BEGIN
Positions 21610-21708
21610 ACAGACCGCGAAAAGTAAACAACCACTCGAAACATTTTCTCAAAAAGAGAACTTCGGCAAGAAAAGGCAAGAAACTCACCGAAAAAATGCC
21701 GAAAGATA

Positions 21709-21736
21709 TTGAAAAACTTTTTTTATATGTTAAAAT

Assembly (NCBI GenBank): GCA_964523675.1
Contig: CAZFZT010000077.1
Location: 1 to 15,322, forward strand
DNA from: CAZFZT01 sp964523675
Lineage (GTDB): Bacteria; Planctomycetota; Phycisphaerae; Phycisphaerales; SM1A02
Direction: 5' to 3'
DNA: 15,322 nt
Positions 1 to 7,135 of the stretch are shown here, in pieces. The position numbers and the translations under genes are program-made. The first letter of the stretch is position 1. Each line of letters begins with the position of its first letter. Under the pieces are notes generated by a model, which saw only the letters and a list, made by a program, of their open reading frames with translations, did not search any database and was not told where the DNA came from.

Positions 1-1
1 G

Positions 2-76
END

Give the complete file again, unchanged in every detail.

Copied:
Positions 21610-21708
21610 ACAGACCGCGAAAAGTAAACAACCACTCGAAACATTTTCTCAAAAAGAGAACTTCGGCAAGAAAAGGCAAGAAACTCACCGAAAAAATGCC
21701 GAAAGATA

Positions 21709-21736
21709 TTGAAAAACTTTTTTTATATGTTAAAAT

Assembly (NCBI GenBank): GCA_964523675.1
Contig: CAZFZT010000077.1
Location: 1 to 15,322, forward strand
DNA from: CAZFZT01 sp964523675
Lineage (GTDB): Bacteria; Planctomycetota; Phycisphaerae; Phycisphaerales; SM1A02
Direction: 5' to 3'
DNA: 15,322 nt
Positions 1 to 7,135 of the stretch are shown here, in pieces. The position numbers and the translations under genes are program-made. The first letter of the stretch is position 1. Each line of letters begins with the position of its first letter. Under the pieces are notes generated by a model, which saw only the letters and a list, made by a program, of their open reading frames with translations, did not search any database and was not told where the DNA came from.

Positions 1-1
1 G

Positions 2-76